Is there a role for nuclear power in a sustainable future Scotland?

Video from the Edinburgh RIC assembly held online on 25th November 2020

The following points were made in the discussion.

DR, who is a cancer survivor had received radioactive medical treatment, asked where the material needed for medical applications would come from.

A said that he lived near Hunterston. The nuclear power station there provided good quality jobs. CND Ayrshire had argued that decommissioning a nuclear power station could provide jobs for many years. Also, the skills of nuclear power workers would be valuable in other arenas.

P said we have been lulled into a false sense of security, with the SNP government saying that nuclear power doesn’t have a future. However, quite a few people have been coming up with argument that nuclear power may be needed to cut back on our carbon footprint. This includes the influential George Monbiot.

The Rolls Royce mini-reactors are based on nuclear submarine technology. There would be vast sums of money involved in building new nuclear generators. You could get a lot more with your money if it was spent on sustainable energy,

said that he had been involved in the Scottish Greens’ energy policy. The main criticism of wave, wind and solar power is the intermittent nature of the energy supply, therefore either fossil or nuclear power is needed to supplement this. When Germany closed down its nuclear power stations there was a big increase in the use of fossil fuels.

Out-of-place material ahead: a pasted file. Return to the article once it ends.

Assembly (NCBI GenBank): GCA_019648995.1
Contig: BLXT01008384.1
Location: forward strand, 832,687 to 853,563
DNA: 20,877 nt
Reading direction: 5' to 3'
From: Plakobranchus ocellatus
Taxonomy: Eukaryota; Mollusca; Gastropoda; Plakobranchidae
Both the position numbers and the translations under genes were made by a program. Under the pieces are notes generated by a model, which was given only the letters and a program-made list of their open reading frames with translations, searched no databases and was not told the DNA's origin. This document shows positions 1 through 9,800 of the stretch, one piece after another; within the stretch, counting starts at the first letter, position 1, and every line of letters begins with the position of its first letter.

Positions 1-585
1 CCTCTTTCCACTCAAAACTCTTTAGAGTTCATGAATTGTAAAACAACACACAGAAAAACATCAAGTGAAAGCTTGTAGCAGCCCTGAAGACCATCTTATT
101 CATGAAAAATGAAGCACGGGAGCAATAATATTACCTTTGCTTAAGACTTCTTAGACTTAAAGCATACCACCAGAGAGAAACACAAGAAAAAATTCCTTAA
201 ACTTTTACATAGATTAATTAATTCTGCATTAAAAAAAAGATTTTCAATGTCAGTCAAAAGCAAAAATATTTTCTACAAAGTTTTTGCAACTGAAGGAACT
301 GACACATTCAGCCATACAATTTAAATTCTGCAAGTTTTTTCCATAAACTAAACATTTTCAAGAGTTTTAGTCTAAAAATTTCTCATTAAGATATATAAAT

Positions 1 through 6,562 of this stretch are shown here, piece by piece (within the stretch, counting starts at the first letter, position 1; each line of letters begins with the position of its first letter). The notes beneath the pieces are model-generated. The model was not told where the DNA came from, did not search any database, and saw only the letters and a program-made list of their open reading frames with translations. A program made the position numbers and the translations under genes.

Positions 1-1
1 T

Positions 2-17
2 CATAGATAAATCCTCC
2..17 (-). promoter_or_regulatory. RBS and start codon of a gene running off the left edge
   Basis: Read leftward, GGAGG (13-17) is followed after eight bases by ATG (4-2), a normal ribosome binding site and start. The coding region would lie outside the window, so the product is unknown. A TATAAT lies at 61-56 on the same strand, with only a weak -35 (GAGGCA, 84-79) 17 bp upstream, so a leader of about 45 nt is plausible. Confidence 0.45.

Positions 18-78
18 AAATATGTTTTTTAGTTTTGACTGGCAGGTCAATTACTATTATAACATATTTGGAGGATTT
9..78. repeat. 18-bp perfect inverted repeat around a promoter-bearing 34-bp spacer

Lynn replied that nuclear power cannot be easily turned on and off. It is usually wind turbines that are turned off to cut down on energy supply.

Torness has had to have unscheduled shutdowns due to seaweed and shellfish.

Germany was more dependent on nuclear power than Scotland.

Caroline Lucas has addressed the issue of the fickleness of wave, wind and solar energy.

On the jobs issue, R noted that Scotland is ahead of many other countries in nuclear power station jobs could be created in this sector. A lot has been learned over the initially very bad handling of Dounreay’s decommissioning.

Lynn noted that nuclear plant for medical applications produced lower level, non-weapons grade radioactive material, although there is still a problem with handling the waste.

R said that decommissioning typically takes two decades. Sellafield may take 100 years. There is no profit to be made from decommissioning. So, this remains a major public safety issue.

On the intermittent nature of power supply, nuclear power stations had been shut down this summer in France, because of the high summer temperatures. Radiation gets released whenever there are shutdowns,

W said that he had worked on the building of Torness as an electrician for SSB and Scottish Power. When it was being opened the workers were invited to the public information office and told since they were presumed to be supportive, they weren’t going to be given the propaganda for the wider public.

Every country that had nuclear weapons has a civilian nuclear power industry. The US government clearly sees the link, in its attempt, to prevent `Iran developing nuclear energy.

The high costs are obvious, when the French state nuclear power company has indicated it is withdrawing from the planned Hinckley Point power station.